If we want a world in which our kids aspire to being great scientists and engineers instead of reality show hosts, rappers or Wall Street financial tycoons, having a great enterprise to attract and inspire them is crucial.
As astronomer, author and host of TV's "Cosmos" reboot Neil deGrasse Tyson recently told National Public Radio, "I could stand in front of eighth-graders and say, 'Who wants to be an aerospace engineer so you can design an airplane 20 percent more fuel-efficient than the one your parents flew?' That doesn't usually work. But if I say, 'Who wants to be an aerospace engineer to design the airplane that will navigate the rarefied atmosphere of Mars?' ... I'm getting the best students in the class."
The U.S. needs to detect and prevent a hostile nation or terrorist group from deploying space-based weapons or attacking its navigational, communications and surveillance satellites. And while it and other major powers such as Russia and China are signatories of a 1967 treaty that forbids nations from claiming territory in space, it's not hard to think of examples of past treaties that were tossed aside when someone saw a benefit in doing so.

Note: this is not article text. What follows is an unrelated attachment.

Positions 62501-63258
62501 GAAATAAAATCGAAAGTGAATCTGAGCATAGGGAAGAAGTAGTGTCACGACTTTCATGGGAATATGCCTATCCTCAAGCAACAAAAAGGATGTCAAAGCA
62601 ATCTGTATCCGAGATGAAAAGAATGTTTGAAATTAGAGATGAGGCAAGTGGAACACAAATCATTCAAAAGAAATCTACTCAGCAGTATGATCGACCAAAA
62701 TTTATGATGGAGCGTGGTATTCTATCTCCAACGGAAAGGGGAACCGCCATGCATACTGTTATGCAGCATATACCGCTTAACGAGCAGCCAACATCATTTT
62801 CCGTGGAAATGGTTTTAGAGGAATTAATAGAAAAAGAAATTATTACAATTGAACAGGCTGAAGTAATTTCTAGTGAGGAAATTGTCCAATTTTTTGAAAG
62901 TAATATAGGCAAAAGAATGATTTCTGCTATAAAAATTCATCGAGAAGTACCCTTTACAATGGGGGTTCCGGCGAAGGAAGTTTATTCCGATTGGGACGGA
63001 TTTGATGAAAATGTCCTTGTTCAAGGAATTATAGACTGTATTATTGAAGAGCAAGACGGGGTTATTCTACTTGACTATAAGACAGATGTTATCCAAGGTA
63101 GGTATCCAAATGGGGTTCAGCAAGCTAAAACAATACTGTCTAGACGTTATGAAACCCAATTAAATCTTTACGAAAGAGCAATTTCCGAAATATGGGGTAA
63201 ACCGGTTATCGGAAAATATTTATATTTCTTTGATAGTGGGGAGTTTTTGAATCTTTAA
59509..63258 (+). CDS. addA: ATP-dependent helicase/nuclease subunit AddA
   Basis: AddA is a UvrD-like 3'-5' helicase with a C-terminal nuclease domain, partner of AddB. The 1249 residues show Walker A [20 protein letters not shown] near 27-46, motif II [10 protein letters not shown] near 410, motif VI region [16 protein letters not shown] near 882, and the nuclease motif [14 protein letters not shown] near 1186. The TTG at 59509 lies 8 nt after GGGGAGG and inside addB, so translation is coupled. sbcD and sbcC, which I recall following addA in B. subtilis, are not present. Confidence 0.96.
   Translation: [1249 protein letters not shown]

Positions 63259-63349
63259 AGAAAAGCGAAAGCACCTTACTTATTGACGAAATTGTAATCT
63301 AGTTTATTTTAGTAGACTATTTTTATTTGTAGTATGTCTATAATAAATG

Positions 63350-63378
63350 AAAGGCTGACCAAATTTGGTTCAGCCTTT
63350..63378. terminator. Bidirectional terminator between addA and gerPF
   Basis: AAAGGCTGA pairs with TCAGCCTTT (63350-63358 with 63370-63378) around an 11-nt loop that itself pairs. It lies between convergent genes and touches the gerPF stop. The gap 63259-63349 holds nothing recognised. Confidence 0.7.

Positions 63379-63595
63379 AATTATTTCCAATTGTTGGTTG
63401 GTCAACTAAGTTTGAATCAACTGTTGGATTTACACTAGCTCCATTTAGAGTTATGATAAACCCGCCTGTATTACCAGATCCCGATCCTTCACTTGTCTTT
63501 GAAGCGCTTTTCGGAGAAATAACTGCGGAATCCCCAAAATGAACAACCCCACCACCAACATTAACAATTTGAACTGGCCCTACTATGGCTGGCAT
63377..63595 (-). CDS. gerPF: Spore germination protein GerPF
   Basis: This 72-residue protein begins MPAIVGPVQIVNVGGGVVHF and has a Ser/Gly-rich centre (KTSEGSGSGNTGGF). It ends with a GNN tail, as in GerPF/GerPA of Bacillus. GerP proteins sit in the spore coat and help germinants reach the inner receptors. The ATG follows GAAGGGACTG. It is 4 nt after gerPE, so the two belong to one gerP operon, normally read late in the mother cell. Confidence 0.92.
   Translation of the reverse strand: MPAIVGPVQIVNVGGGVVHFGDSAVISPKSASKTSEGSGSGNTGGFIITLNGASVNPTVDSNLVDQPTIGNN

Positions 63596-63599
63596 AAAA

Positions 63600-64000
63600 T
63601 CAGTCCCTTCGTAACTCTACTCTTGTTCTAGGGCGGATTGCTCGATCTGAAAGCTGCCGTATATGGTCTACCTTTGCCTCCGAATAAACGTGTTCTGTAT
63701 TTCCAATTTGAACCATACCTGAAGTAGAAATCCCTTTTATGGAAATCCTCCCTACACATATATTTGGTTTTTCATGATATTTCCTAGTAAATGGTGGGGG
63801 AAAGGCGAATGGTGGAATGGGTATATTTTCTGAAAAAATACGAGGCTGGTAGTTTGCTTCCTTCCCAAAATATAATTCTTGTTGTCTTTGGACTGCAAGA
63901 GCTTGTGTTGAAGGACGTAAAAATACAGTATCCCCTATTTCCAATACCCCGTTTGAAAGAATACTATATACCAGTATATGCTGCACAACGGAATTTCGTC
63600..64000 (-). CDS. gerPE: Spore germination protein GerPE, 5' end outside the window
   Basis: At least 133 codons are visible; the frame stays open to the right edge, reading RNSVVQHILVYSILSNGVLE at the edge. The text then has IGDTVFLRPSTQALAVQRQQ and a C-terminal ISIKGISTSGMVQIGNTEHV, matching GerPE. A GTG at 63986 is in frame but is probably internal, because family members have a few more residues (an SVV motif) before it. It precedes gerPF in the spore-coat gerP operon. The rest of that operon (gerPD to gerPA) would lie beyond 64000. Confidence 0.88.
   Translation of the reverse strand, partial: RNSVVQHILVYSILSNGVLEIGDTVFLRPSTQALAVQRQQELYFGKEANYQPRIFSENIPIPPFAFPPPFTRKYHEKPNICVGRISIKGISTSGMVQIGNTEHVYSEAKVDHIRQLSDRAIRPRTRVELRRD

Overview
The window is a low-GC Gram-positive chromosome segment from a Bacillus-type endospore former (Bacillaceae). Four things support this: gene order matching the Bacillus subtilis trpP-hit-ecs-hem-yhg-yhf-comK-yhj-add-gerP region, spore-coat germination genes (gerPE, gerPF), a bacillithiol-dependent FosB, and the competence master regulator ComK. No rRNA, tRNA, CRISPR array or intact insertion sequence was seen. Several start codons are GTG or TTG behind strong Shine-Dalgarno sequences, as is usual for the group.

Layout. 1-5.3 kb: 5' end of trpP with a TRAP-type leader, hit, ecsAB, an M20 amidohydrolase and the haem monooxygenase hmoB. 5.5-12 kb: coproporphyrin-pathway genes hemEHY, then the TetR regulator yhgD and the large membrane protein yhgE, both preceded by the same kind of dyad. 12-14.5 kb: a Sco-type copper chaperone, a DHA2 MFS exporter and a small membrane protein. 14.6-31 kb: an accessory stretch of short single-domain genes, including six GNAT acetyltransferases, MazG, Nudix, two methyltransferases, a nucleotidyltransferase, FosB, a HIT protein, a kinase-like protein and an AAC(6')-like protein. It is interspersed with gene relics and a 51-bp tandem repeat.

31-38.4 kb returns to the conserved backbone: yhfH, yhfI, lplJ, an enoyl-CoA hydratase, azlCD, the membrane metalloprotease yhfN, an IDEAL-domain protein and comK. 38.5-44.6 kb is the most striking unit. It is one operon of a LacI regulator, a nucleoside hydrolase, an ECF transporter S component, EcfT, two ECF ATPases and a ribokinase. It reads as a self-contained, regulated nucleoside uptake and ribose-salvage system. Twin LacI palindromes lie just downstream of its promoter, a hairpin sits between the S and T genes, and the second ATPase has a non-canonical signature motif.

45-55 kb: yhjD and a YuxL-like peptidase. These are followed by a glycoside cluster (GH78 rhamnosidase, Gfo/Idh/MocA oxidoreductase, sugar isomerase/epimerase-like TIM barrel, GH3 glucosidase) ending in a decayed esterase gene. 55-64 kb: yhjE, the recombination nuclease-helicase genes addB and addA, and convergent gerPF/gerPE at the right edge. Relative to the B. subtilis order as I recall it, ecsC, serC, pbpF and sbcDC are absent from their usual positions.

Even if the U.S. privatizes much of space exploration, it still wants to ensure that companies can mine the moon or asteroids without worrying that interlopers will usurp their claims or steal their production [source Minter]. That's why it's crucial to back up diplomacy with a NASA spacefaring capacity that could be converted to military use, if needed.
There's gold out there in the cosmos, and silver, platinum and other valuable substances, too [source: McKie]. A lot of attention has been given to a private-sector venture that envisions mining operations on asteroids, but space miners wouldn't have to go that far to find riches.
The moon, for example, is a potentially lucrative source of helium-3 (used for certain MRIs and a possible fuel for nuclear power plants), whose increasing rarity on Earth has jacked up its price to $5,000 a liter. The moon also is believed to be a potential source of rare earth elements such as europium and tantalium, which are in high demand for use in electronics, solar panels and other advanced gadgetry [source: Ouellette].
Earlier, we mentioned the ominous notion of international conflict in space. But it doesn't have to be that way, as evidenced by the cooperation of multiple nations on the International Space Station. And a U.S. space program could allow other countries, large and small, to join in their exploration efforts.
A 2006 paper published by the Center for Strategic and International Studies, a Washington-based think tank, points out the benefits of international cooperation. For one, the hefty costs could be spread around. For another, it could forge stronger diplomatic ties between nations such as the U.S. and India, and help create new jobs both in both places [source: Broniatowski et al.].
About half of Americans believe that life exists somewhere else in the cosmos, according to a 2013 Huffington Post/YouGov poll. And a quarter of them think that extraterrestrials already have visited our planet [source: Swanson].